The Trump Administration’s recent revival of the Keystone XL pipeline marks the latest high-profile turn in the continued saga over the pipeline’s construction. Less noticed: by hastily reviving the project, the Trump Administration may have set the stage for a broader legal battle over judicial review of executive actions.
Last month, the State Department issued a Presidential Permit authorizing cross-border construction of the 1,179-mile Keystone XL oil pipeline. The proposed pipeline—which would be capable of carrying 830,000 barrels of oil into the United States from Canada per day—had previously been blocked by the Obama Administration as incompatible with “the national interest of the United States.” In denying Keystone’s permit application, the Obama State Department concluded that the pipeline would “not increase America’s energy security,” and would undercut American leadership on climate change.
Like so many other actions taken by the Trump Administration, its reversal of the Obama State Department on Keystone XL seemed rushed and half-baked. The Obama Administration’s denial of the construction permit followed years of study, and the publication of a comprehensive environmental impact statement. Trump’s reversal, by contrast, came just sixty days into his term in office, and without the benefit of additional study or a revised impact statement.
What's more, the Trump State Department’s Record of Decision granting the permit barely engaged with the Obama Administration’s previous denial of that permit. Most notably: when the Obama Administration denied the permit, it made a detailed case for why approval of the pipeline would undercut America’s global leadership “in promoting the transformation to low-carbon economies.” The Trump Record of Decision dismissed that rationale in a single vague paragraph, brusquely noting that—because many foreign countries had subsequently announced their decisions “to address climate change”—“a decision to approve this proposed Project at this time would not undermine U.S. objectives in this area.”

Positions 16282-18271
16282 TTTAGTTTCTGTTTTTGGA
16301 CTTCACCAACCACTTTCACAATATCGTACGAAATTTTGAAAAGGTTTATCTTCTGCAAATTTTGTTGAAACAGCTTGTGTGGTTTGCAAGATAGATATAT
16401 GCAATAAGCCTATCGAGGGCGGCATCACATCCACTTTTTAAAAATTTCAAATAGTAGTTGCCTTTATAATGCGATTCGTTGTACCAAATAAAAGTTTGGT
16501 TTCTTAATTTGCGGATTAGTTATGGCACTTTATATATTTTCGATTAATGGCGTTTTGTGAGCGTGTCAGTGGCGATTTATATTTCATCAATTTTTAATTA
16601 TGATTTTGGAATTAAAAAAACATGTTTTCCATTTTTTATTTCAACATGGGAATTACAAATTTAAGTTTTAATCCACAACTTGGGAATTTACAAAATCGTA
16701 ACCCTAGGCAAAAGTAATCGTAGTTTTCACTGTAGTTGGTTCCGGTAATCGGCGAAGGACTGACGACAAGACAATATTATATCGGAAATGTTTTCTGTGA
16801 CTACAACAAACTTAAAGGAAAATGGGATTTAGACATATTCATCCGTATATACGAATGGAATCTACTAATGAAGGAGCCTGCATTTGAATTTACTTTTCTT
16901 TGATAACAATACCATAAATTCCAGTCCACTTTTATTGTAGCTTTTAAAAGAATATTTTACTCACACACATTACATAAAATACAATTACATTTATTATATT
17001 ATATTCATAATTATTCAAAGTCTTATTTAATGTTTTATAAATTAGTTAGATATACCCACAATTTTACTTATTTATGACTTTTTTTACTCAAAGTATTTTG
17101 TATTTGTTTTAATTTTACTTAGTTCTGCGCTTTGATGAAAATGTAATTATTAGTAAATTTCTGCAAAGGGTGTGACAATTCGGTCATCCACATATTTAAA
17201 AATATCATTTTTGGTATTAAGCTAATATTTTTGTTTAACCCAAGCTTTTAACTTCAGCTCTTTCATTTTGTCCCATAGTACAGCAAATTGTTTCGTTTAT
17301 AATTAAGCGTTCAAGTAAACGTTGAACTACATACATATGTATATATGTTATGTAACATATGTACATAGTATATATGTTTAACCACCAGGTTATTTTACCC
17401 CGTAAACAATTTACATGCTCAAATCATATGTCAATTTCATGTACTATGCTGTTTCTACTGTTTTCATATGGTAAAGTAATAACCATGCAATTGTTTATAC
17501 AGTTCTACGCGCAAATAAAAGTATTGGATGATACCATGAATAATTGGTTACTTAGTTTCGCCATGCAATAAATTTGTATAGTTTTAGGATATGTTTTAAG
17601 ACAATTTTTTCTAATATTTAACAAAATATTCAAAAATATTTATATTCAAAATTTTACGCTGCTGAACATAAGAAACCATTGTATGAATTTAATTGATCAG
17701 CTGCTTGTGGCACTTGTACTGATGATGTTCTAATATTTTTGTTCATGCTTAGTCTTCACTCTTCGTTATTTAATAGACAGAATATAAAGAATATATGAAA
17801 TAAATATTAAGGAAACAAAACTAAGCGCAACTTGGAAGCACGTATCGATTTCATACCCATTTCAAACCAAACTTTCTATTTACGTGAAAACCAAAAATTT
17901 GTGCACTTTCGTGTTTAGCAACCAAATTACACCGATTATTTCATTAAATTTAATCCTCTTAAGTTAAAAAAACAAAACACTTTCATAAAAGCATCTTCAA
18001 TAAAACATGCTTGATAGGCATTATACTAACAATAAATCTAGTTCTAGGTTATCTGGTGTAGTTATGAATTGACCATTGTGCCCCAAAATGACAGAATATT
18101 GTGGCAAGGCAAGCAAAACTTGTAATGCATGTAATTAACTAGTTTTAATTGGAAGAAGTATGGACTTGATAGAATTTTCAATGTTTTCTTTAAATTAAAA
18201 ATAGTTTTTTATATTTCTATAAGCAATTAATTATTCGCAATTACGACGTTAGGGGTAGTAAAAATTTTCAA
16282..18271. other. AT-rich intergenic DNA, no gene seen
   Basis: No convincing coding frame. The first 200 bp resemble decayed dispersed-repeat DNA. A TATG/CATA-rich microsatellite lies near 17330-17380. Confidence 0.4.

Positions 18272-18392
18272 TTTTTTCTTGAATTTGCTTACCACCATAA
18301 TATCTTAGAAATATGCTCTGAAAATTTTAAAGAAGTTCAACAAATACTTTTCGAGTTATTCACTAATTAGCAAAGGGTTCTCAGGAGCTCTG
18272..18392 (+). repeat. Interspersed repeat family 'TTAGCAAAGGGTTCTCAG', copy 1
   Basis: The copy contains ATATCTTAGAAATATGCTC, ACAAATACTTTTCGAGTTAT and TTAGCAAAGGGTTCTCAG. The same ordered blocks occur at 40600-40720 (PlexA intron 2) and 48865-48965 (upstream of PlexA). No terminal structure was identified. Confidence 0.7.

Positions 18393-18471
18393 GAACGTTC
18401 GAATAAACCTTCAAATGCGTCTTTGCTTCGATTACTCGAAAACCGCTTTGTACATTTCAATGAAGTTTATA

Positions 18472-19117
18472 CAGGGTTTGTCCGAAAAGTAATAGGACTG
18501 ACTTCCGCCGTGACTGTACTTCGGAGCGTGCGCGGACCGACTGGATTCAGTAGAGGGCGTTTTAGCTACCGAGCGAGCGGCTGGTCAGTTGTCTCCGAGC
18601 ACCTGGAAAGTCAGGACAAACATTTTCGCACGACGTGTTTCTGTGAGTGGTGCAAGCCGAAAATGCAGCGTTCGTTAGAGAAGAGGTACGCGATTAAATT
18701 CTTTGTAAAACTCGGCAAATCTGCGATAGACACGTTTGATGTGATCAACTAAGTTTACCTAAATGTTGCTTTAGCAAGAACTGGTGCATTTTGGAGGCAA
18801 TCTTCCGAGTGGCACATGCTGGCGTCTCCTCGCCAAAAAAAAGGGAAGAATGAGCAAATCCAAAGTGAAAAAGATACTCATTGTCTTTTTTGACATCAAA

So, what’s next? At least two challenges to the permit have already been filed in federal court. Could a judge block the Keystone permit—perhaps as an abuse of State Department discretion? The answer is less clear than one might think.
At first blush, it certainly seems as though the Trump Administration’s decision to issue the permit should be amenable to legal challenge. Under the Administrative Procedure Act (APA), “final agency action” is “subject to judicial review,” and can be overturned if it is arbitrary, capricious, an abuse of discretion, or otherwise unlawful. The APA expressly provides that the State Department—which issued the permit—is an “agency.” And it is beyond cavil that the State Department’s decision to issue the permit is a “final action.”
The reviewability of a permit, however, is more muddled than the plain text of the APA might suggest. Typically, federal agencies act (in whole or in part) pursuant to a delegation of authority from Congress. Here, however, the State Department was delegated authority to issue (or deny) permits not by an act of Congress, but via executive order. Specifically, pursuant to a series of executive orders issued by previous administrations, the State Department has long been charged with issuing permits for proposed projects that will cross international boundaries. And when those executive orders delegated permitting authority to the State Department, they (apparently) delegated nothing more than the President’s inherent constitutional authority to conduct foreign affairs.